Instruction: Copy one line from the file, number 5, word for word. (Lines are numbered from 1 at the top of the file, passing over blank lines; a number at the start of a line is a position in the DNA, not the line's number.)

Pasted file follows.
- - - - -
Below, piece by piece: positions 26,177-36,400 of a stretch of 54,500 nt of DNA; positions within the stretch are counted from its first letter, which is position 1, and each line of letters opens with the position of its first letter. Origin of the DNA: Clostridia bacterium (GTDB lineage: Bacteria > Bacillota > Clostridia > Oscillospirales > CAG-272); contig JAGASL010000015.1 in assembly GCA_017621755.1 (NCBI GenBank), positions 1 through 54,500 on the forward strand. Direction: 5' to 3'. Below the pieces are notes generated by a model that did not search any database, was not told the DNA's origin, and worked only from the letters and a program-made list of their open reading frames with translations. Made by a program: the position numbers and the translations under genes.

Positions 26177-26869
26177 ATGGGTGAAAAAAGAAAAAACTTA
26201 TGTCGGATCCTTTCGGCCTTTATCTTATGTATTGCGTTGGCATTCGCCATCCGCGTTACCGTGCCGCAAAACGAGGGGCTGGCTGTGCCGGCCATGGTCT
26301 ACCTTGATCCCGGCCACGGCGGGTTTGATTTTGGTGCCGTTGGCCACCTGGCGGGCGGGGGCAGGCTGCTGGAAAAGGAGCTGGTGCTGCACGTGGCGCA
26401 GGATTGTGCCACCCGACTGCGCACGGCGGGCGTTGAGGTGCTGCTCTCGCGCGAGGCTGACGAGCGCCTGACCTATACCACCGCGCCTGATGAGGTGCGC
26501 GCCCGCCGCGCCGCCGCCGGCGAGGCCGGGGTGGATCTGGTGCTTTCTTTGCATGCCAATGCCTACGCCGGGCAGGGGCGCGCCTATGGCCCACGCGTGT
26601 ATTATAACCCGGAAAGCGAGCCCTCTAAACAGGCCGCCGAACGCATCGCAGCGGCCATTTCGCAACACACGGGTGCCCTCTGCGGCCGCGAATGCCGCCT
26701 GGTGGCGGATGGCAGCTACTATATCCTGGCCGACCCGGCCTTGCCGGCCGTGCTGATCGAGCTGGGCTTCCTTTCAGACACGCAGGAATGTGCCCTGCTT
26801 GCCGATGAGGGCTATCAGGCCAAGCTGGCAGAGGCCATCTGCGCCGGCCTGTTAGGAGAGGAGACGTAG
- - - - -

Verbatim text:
26301 ACCTTGATCCCGGCCACGGCGGGTTTGATTTTGGTGCCGTTGGCCACCTGGCGGGCGGGGGCAGGCTGCTGGAAAAGGAGCTGGTGCTGCACGTGGCGCA